NEW ORLEANS — Neighbors in New Orleans foiled what police say was an attempt to steal a chunk of cinderblock wall bearing a painting created by the world-renowned graffiti artist Banksy.
The building's owner called police Friday evening, saying someone was attempting to cut out the painting, which Banksy had created after Hurricane Katrina, said Officer Garry Flot, a police spokesman. By the time of that call, he said, two suspects were gone and the mural, known locally as Umbrella Girl or Rain Girl, was still there. The painting and the long holes that had been cut around it are now shielded by plywood.
The mural is among more than a dozen made in 2008 in New Orleans by the elusive British artist, who is perhaps the world's best-known street artist. Banksy's works have sold at auction for as much as $1.1 million. He came to New Orleans as Hurricane Gustav was heading toward Louisiana. The images he left were generally related to the 2005 hurricane, Katrina. Well known in New Orleans, they have been the subject of news articles in the past.
Many have since been painted over or destroyed. This one shows a mournful girl holding an umbrella from which rain pours onto her as she extends a cupped hand into the open air around her.
Word of activity at the site appeared Friday afternoon on Facebook, with pictures showing a wide gap above the painting. The work was going on behind a plywood screen.
Photographer Cheryl Gerber had noticed the plywood hiding the painting not far from her house earlier in the day while driving home from an assignment. She asked a man sitting at the back of a nearby rental truck what was going on.
"He said, 'Oh, the picture is going to London for a big show,'" she recounted.
She got home and posted a photo with the message, "Bye Bye Banksy! My neighborhood's most famous little girl is moving to London."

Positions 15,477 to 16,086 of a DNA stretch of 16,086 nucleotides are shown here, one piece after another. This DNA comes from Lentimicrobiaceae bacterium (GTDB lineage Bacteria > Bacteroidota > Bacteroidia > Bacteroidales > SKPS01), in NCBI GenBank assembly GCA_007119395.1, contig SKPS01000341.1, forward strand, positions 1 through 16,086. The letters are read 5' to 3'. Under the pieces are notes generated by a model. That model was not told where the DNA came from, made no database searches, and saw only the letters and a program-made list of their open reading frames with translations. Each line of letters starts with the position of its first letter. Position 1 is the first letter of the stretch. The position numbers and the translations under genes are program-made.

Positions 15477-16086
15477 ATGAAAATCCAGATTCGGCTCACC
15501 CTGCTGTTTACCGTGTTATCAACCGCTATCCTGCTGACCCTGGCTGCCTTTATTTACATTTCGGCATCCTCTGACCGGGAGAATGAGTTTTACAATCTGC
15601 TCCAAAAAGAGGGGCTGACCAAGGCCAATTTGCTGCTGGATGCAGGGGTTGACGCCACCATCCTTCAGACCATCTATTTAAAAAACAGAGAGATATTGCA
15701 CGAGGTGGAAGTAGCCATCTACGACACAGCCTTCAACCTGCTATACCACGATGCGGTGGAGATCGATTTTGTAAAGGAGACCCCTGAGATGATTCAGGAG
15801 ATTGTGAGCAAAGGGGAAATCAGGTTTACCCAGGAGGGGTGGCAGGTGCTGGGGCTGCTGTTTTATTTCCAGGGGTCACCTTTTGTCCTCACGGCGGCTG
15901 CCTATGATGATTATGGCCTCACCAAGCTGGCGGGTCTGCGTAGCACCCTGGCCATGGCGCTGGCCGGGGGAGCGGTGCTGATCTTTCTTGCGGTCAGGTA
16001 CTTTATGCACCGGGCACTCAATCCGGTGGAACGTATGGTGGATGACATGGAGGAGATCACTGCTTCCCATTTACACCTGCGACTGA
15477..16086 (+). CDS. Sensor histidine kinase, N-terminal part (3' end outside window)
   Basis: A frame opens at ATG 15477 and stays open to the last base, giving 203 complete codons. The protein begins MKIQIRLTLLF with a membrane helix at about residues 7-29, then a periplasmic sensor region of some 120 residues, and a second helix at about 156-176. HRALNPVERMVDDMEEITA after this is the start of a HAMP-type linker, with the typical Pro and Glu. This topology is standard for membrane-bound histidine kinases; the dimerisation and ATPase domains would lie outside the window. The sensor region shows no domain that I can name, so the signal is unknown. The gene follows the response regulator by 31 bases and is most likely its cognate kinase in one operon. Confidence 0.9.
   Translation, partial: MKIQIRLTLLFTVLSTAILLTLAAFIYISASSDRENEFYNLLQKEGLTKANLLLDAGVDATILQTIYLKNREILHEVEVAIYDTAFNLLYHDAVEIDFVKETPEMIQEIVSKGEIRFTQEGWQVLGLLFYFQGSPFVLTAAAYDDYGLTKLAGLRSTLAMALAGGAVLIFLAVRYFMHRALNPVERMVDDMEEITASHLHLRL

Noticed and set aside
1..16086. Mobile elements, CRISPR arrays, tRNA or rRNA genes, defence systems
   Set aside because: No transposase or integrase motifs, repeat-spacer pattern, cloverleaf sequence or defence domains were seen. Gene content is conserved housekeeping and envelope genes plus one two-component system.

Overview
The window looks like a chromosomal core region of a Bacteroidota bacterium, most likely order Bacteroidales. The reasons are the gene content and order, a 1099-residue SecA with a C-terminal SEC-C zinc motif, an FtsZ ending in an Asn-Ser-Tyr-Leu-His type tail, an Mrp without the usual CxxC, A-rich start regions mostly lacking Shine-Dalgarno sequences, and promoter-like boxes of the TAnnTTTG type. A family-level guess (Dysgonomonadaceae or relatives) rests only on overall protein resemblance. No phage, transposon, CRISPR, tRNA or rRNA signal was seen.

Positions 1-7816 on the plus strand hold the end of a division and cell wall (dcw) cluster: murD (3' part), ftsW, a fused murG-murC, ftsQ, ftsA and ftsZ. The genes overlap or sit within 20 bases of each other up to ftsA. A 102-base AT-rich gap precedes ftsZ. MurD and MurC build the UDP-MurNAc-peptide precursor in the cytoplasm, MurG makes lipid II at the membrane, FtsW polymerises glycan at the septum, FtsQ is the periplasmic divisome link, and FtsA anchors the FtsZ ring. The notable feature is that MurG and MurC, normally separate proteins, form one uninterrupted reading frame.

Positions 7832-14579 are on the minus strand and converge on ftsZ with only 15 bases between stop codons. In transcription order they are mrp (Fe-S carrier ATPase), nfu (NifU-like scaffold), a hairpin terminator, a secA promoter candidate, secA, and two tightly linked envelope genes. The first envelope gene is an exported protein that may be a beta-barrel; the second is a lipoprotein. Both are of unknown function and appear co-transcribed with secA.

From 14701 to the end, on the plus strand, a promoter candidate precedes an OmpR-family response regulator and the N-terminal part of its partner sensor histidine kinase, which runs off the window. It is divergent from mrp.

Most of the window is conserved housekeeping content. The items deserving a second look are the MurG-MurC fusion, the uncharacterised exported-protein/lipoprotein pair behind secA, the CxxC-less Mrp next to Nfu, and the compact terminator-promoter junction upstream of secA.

Clay Lapeyrouse was alarmed when he saw a Facebook picture of the activity.
"It just didn't add up to me. The whole scenario seemed off," Lapeyrouse, operations manager at Louisiana Fresh Produce, said Tuesday.
It was his day off, so he went to take a look for himself.
When he asked to see a permit for work on the vacant building, the two men could not provide one. They told him the building's owners wanted to send the painting to a museum. "They couldn't tell me who the owner was or the name of the museum," Lapeyrouse said.
"I left and came back and called the police and called every authority I could think of in the city," he said.
There are differing accounts of when police were actually notified. Lapeyrouse said that the first time he called, a 911 dispatcher told him "they sent someone out there already and the gentleman told them the same story they had told me."
Flot, meanwhile, said the only record for a call reporting an attempted theft at 1034 North Rampart Street was from the owner about 5:15 p.m., and the first officer was sent about 7:45 p.m.
Lapeyrouse said he stayed as long as he could, but finally left to get his dogs from day care. When he returned the men had gone, but Lapeyrouse stuck around in case they came back. More neighbors showed up. Lapeyrouse said he also tore down the plywood screen.
John Guarnieri, office manager at an architectural firm and a board member of the Bywater Neighborhood Association, said eventually a former tenant of the building arrived and was able to give the name of the owner's attorney.
Flot said that after the owner contacted police, they began an investigation. However, the identities of the suspects remain unknown.